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International

China spends billions on Olympics with longer-term goal

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GENEVA (AP) — The finance model for the Winter Olympics calls for the host country to spend several billion dollars, the IOC to earn a couple billion, and sports bodies to share around hundreds of millions.

Fortunately for China, turning a profit from the 2022 Beijing Games was not a priority even before the coronavirus pandemic wiped out some expected sources of income.’

Chinese President Xi Jinping set a goal in 2015 to create a new tourism industry in the country.

“It will inspire over 300 million Chinese to participate in winter sports if we win, which will contribute greatly to the development of the international Olympic cause,” Xi said back then, according to China’s official Xinhua news agency.

The buildup to the Olympics, which open on Feb. 4 and close 16 days later, has brought high-speed train lines that will carry athletes to new ski resorts outside Beijing. For the next few decades, those same train lines will be shuttling Chinese tourists to the mountains.

CHINA SPENDING

Russia reportedly spent $51 billion on the 2014 Sochi Games, a price tag that is expected to stand as an Olympic record for many years. That huge amount made European voters nervous about hosting in the future and led the IOC to review how Games are awarded and organized.

But China’s motivation, like Russia in 2014, is a state-backed plan to create domestic leisure and tourism sectors with the big-ticket item again being a city-to-mountains transport system.

China allocated more than $9 billion for a high-speed rail linking Beijing to nearby ski resorts in Zhangjiakou and Yangqing, where ski slopes have been carved out of mountains that get little natural snow.

The budget for Olympic-specific operations to host the Games is expected to be about $4 billion. Venues built in Beijing for the 2008 Summer Olympics have been repurposed. The Water Cube for swimming is now the Ice Cube for curling.

Still, the overall investment on winter sports has been significant since Beijing won its Olympic bid seven years ago.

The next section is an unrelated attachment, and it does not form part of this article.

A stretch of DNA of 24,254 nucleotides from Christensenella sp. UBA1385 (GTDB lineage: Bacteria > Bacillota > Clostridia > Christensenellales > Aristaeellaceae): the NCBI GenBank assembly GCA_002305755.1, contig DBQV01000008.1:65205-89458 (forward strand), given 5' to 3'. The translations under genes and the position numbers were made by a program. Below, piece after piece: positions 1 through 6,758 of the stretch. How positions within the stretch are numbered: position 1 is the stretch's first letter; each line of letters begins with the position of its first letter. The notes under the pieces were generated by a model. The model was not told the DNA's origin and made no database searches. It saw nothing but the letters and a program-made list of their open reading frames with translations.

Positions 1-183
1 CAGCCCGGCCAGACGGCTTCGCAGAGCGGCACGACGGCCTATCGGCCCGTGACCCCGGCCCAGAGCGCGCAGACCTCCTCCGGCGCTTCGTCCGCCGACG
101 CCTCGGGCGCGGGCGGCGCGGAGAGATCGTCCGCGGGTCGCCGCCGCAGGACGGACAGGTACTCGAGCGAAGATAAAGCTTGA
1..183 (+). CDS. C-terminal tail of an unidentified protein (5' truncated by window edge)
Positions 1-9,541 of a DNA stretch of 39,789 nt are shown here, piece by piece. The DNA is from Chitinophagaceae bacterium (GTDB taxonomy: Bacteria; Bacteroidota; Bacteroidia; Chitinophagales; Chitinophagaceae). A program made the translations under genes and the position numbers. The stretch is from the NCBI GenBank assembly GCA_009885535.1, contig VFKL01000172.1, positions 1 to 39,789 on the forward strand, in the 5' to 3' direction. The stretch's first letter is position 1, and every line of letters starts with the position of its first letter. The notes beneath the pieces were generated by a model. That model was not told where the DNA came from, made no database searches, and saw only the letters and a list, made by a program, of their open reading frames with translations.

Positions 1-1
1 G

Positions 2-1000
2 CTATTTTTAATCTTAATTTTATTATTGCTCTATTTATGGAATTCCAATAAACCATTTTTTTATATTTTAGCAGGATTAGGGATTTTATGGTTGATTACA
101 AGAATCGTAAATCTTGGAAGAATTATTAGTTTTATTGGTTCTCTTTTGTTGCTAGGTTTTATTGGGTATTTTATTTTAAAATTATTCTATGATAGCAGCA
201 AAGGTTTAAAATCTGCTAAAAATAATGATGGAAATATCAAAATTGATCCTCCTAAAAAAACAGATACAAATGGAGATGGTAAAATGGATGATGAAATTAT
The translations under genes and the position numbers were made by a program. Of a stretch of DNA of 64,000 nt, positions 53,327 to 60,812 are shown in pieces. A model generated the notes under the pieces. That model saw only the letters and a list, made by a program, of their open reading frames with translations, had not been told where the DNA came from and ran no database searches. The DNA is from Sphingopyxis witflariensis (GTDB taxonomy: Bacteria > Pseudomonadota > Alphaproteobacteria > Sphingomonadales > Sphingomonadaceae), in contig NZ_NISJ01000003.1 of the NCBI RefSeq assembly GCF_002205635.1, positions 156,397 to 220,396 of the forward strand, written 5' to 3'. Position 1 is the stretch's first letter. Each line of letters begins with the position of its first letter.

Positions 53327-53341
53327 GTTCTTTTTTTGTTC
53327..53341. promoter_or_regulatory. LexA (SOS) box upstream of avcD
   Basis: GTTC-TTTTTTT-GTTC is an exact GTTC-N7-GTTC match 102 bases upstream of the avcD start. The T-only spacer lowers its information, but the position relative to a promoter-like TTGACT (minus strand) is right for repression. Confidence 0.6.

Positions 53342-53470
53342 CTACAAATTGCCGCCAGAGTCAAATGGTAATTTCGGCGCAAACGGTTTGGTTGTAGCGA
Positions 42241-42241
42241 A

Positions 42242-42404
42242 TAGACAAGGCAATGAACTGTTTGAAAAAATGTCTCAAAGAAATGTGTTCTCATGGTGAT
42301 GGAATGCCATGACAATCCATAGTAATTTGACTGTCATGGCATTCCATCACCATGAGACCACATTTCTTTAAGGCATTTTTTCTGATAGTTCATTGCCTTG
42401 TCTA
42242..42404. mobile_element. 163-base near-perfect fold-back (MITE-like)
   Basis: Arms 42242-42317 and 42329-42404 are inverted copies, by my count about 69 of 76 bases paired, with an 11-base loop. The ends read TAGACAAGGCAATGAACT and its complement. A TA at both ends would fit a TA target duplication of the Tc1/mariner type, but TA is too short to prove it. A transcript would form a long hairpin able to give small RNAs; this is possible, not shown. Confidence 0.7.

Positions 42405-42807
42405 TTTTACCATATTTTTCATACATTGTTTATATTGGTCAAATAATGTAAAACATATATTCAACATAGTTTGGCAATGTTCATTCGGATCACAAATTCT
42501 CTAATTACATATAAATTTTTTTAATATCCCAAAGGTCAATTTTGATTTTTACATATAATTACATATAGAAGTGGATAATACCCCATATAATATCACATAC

China now has more than 650 ice rinks and 800 ski resorts, China Daily reported this month, citing the National Winter Sports Administrative Center. Those numbers mark rises of 317% and 41%, respectively, since 2015.

CHINA INCOME

China would have expected modest revenue from relatively few international visitors for the Winter Games even before the pandemic made their trips impossible.

Tickets also aren’t being sold to residents of China, taking another of the host’s income streams. The IOC’s own figures show the highest Winter Games ticketing revenue was $250 million at the 2010 Vancouver Olympics, which sold 1.5 million tickets.

Host city organizing committees keep income from domestic sponsor deals they negotiate. Sochi set the Winter Games record with almost $1.2 billion from 46 sponsors.

The Beijing organizing committee’s website currently lists 44 commercial partners, nearly all Chinese, in four tiers that include suppliers of goods and services. The 11 top-tier “partners” include Air China and Bank of China.

Sales of merchandizing such as gloves and mascots, worth $79 million to Pyeongchang in 2018, also top up local organizers’ income.

Still, the most important number has at least officially already been reached. The National Bureau of Statistics said this month the target of engaging 300 million people in winter sports had been hit.

IOC INCOME

The IOC gets billions of dollars from broadcasters around the world and from sponsors who get exclusive global rights.

Beijing is the first of American broadcaster NBC’s $7.75 billion, six-Olympics deal through 2032. It was said when signed eight years ago to be worth a combined $2.5 billion for the 2022 Beijing Games and the 2024 Paris Olympics.

The Summer Olympics bring in about twice as much as the Winter Games.

The IOC now has 13 top-tier sponsors, including Chinese companies Alibaba and Mengniu, which is in the soft drinks category along with Coca-Cola. It was 11 for Sochi and Rio de Janeiro when their combined value was $1 billion in cash and services in 2014 and 2016.

The so-called TOP program is set to be worth about $3 billion for 2021-24, IOC president Thomas Bach told members last March. It was unclear if that reflected Tokyo being pushed back as host into 2021.

IOC SPENDING

The IOC is giving $880 million toward Beijing organizers’ costs. That’s only a few million less than Pyeongchang organizers got four years ago.

The IOC also shared $215 million from its 2018 Olympic revenue among the seven governing bodies of Winter Games sports — skiing, skating, hockey, biathlon, bobsled, curling and luge.

In their 2020 accounts, the International Ski Federation listed $13 million as its Olympic payment and the International Skating Union noted more than $11 million.

Another $215 million was distributed among national Olympic committees. Of the 206 NOCs, 92 competed in Pyeongchang.

ATHLETES’ SHARE